Committee told of Irish prisoners' 'desperation'

Many of the estimated 900 Irish prisoners in UK jails suffer discrimination and endure lives of quiet desperation, it was claimed today.

Many of the estimated 900 Irish prisoners in UK jails suffer discrimination and endure lives of quiet desperation, it was claimed today.

The Irish Commission for Prisoners Overseas (ICPO) said scores of inmates are verbally and physically abused and some are nicknamed ’Mick’ or ’Paddy’.

Travellers are generally regarded as untrustworthy and unhygienic and regularly refused bail in courts, the The Oireachtas Sub-Committee on Human Rights heard today.

Fr Gerry McFlynn from the ICPO voluntary agency also said it can take up to five years for Irish prisoners to be repatriated from foreign jails in Central and South America compared to 18 months for UK citizens.

London-based Fr McFlynn said: “I think it is fair to say that the vast majority of Irish prisoners in custody in England and Wales live lives of quiet desperation.

“They find themselves in something of an alien environment and they are cut off from families and loved ones.

“There’s also a considerable amount of discrimination against Irish inmates, particularly Travellers.”

Irish inmates are verbally abused by being called ’Paddy and Mick’ and have been subjected to physical abuse in some cases, he said.

He added that Traveller prisoners are refused jobs in prison wings because they are regarded as untrustworthy and are not employed in canteens for perceived hygienic reasons.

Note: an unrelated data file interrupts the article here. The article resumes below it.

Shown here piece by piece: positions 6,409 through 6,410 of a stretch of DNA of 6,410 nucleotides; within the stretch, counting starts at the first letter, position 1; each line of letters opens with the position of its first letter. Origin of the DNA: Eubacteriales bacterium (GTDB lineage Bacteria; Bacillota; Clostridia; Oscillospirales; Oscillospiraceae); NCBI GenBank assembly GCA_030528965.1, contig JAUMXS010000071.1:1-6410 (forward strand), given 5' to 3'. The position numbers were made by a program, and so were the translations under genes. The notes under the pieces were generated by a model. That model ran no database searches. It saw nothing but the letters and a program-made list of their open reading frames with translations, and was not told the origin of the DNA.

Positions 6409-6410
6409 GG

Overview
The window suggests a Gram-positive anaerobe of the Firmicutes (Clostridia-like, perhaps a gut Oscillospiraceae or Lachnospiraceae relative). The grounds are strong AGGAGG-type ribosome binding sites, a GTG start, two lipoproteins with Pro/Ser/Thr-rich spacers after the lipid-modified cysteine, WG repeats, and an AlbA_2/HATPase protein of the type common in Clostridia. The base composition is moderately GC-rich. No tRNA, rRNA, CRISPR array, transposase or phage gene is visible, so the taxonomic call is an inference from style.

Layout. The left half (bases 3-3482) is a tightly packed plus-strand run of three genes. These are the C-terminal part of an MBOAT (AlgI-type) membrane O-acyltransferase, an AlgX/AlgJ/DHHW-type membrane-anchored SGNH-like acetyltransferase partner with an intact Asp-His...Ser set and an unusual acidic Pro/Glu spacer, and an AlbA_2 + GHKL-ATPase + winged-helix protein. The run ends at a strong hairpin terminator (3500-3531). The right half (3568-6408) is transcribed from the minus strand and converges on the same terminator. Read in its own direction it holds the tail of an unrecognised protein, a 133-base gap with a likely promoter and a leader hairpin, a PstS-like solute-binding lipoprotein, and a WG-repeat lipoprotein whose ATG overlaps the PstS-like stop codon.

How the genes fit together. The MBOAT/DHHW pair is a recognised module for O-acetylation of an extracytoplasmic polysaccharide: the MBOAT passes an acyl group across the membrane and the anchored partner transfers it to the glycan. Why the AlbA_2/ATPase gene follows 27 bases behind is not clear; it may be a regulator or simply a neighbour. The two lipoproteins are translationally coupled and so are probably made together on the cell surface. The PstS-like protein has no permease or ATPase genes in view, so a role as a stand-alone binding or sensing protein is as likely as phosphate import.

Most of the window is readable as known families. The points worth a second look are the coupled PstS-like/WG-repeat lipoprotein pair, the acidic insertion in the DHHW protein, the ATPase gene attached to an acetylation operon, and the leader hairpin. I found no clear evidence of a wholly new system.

They are also continually refused bail in courts.

He said Irish inmates do not generally benefit from the cultural awareness training given to prison officers because they aren’t recognised as a separate ethnic group.

“The problem is they are white and they speak English.”

He called on the Foreign Affairs Department to ensure that Irish nationals qualify as a separate ethnic group to alleviate discrimination.

Fr McFlynn also asked the department to speed up the process of repatriation which can take up to five years for Irish prisoners compared to 12-18 months for UK citizens anywhere in the world.

“It’s got so bad now that anybody serving a sentence of under five years, I tell them that it’s not even worth their while applying for repatriation.”

“Many of the so-called political prisoners were repatriated pretty well overnight under the Good Friday Agreement.

“The process can be speeded up if the will is there,” he said.

There are a total of 1,200 Irish prisoners in prisons around the world.

The UK Home Office estimates that there are 650 in English and Welsh jails, but the Commission said the figure could be as high as 900.

Founded in 1985, the Commission is a voluntary agency that seeks justice and human rights for Irish migrants, refugees and prisoners around the world.

Director Fr Alan Hilliard said: “We see ourselves as supporting prisoners without giving judgement on their cases and supporting their families who are often isolated.”

Fr Hilliard said the Commission’s work also helped families attend trials so that judges knew a prisoner had a good family to go to if released.

Irish prisoners in France can spend up to two years on remand and may be banned from making a phone call during the time, the committee heard.

Commission co-ordinator Grainne Prior said that obtaining translation services “can be hit and miss” in some non-EU countries and good lawyers can charge extortionate fees.

“European prisoners are often looked upon as a gold mine, to be literally mined,” she said.

The committee’s chairman Paul Bradford said the Commission’s concerns were noted and strong representations would be made to the Justice and Foreign Affairs departments.

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